The blueprints to a successful loyalty program


Share on LinkedIn

I often get asked, “What’s the secret to a successful customer loyalty program?” Though there is no simple answer, I’ve learned that all decent rewards programs have a few things in common.

For starters, the backbone to a winning program is customer engagement. In order to foster that meaningful relationship, companies need to achieve what I describe in my book, The Loyalty Leap: Turning Customer Information into Customer Intimacy, as the “three Vs” of loyalty: value, visibility and voice.

Value is a fundamental requirement for an information exchange and a necessity for any loyalty program. The age-old practice of giving new customers 10 percent off their purchase is a good step in creating that value, but maintaining it means consistently delivering benefits that customers feel are commensurate with their spending.


The core purpose of a loyalty program is to form a deep understanding of the customer. This means attracting enough customers to collectively account for a significant portion of sales. If done on a sustained basis, the transactional history and the customer’s journey can be mapped, creating a viable business asset.

Loyalty plans need a platform for communication; a sounding board that enables the company to address customer issues on a personal level. In an age of social media, making that voice heard is particularly important to creating customer engagement.

I’ve personally witnessed the dangers of non-effective communications to brands, as well as the benefits that come to a company that listens to its customers.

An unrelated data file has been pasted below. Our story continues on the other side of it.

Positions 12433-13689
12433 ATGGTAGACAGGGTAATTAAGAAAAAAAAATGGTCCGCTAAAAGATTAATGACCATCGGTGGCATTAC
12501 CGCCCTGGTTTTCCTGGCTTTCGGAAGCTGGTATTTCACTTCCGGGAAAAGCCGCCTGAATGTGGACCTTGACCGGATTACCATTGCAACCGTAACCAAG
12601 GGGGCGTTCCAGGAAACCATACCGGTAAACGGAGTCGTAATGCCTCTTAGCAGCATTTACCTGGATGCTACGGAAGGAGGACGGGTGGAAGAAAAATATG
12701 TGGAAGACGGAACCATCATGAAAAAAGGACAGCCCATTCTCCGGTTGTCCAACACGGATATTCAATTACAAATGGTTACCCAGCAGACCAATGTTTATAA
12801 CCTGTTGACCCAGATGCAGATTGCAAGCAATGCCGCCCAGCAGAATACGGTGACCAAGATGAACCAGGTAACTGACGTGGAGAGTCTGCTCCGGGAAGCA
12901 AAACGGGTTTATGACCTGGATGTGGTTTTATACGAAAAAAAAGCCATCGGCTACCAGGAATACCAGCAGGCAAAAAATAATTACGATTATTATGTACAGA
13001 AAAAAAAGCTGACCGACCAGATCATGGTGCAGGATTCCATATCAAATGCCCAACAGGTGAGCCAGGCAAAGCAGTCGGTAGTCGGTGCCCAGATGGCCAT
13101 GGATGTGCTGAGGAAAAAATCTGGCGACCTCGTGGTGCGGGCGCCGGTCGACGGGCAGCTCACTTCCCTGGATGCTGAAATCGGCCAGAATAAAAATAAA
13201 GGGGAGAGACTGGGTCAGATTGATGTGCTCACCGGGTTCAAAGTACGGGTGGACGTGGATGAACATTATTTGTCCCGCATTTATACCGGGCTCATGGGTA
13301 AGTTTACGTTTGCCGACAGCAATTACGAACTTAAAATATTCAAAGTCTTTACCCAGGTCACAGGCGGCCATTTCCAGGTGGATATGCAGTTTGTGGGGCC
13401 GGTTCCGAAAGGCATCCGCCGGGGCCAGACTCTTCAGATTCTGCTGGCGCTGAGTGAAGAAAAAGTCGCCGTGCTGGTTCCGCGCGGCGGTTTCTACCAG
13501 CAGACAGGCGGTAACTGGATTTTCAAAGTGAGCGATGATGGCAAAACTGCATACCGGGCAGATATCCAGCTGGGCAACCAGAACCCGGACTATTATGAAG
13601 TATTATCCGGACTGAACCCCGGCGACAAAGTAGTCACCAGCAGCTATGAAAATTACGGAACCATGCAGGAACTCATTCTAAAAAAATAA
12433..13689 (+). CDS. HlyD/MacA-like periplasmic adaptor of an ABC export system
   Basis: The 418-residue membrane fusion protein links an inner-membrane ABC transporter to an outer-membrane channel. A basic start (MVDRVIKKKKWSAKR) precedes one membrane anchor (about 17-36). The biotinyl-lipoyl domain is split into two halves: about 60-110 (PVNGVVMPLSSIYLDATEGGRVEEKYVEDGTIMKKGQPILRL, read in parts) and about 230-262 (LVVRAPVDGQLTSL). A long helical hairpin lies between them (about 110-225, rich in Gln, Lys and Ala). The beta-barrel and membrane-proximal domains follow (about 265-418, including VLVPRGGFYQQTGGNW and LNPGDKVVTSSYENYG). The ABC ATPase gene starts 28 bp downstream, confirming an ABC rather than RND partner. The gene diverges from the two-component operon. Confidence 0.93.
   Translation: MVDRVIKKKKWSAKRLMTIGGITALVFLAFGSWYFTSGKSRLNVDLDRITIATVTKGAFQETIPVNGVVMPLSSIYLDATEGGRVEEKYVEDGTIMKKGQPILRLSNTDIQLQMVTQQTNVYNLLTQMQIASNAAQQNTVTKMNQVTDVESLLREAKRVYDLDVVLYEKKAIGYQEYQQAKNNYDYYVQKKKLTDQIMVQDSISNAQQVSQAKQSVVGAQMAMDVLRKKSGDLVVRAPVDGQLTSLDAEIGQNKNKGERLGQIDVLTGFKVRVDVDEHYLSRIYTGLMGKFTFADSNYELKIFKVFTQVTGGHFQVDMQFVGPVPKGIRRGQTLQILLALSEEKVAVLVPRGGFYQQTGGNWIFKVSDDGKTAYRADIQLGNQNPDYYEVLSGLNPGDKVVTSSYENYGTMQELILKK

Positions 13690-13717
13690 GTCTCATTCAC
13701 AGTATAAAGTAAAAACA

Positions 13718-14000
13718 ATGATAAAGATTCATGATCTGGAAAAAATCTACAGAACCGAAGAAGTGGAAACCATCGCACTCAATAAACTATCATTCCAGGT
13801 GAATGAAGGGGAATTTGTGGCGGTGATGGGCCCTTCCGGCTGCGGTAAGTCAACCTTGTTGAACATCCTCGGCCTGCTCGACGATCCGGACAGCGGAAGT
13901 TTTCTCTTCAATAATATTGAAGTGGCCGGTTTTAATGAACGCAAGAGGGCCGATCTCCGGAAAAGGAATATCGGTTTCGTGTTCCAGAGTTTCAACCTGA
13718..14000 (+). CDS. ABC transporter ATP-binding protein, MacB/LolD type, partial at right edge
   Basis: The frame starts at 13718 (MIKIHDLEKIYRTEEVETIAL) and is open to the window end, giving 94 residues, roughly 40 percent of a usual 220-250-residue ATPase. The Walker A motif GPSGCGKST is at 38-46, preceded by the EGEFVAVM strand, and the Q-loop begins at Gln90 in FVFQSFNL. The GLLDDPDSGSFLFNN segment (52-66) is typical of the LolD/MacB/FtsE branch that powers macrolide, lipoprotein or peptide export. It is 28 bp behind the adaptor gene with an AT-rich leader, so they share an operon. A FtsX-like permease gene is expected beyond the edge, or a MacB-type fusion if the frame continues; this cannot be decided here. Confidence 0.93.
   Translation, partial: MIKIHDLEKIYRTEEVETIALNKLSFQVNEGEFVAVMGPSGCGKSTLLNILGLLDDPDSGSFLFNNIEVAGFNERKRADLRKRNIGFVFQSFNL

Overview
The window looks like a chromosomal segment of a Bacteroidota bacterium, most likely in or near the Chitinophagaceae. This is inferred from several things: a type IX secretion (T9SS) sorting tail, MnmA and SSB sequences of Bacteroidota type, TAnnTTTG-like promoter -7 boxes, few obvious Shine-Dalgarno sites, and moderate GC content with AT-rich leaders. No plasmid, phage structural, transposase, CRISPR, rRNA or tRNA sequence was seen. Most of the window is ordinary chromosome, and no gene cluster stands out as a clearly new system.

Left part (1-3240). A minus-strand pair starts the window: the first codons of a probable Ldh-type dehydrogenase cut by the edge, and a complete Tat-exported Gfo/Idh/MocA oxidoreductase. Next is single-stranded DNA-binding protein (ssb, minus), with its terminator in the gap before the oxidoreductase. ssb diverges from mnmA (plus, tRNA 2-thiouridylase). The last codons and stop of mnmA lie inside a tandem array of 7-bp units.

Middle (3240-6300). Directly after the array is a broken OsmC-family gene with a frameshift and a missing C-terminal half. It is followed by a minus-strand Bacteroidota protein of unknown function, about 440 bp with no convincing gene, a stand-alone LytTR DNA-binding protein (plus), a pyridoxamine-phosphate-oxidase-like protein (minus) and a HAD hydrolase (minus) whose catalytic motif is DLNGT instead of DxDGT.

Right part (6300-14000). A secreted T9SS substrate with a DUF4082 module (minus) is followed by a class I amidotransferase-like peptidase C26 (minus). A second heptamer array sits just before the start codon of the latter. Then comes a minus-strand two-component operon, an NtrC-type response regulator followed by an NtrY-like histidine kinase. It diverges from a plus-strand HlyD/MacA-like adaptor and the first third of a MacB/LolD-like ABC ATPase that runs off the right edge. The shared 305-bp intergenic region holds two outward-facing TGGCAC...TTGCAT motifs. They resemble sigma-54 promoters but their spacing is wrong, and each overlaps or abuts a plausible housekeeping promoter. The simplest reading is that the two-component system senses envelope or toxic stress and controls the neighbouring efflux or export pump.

One story that comes to mind is of Peter Shankman and Morton’s The Steakhouse. Mr. Shankman was concluding a rather long business day, about to board a flight bound for Newark Airport, when he tweeted to the steakhouse.

The tweet, clearly a joke, made it in front of someone at Morton’s who arranged for an employee to meet Shankman at the airport with a 24 oz. porterhouse steak, an order of colossal shrimp, a side of potatoes, bread and silverware. The Morton’s example, though extreme, is just one of many that illustrates the benefits to maintaining communication lines with customers.

My personal experience at LoyaltyOne has shown that when the three Vs are in place and working properly, customers readily embrace loyalty programs. And though they may not receive a steak in exchange for their loyalty, customers will certainly appreciate the great service that comes with a loyalty program adhering to the three Vs.

Republished with author's permission from original post.

Bryan Pearson
Retail and Loyalty-Marketing Executive, Best-Selling Author
With more than two decades experience developing meaningful customer relationships for some of the world’s leading companies, Bryan Pearson is an internationally recognized expert, author and speaker on customer loyalty and marketing. As former President and CEO of LoyaltyOne, a pioneer in loyalty strategies and measured marketing, he leverages the knowledge of 120 million customer relationships over 20 years to create relevant communications and enhanced shopper experiences. Bryan is author of the bestselling book The Loyalty Leap: Turning Customer Information into Customer Intimacy


Please use comments to add value to the discussion. Maximum one link to an educational blog post or article. We will NOT PUBLISH brief comments like "good post," comments that mainly promote links, or comments with links to companies, products, or services.

Please enter your comment!
Please enter your name here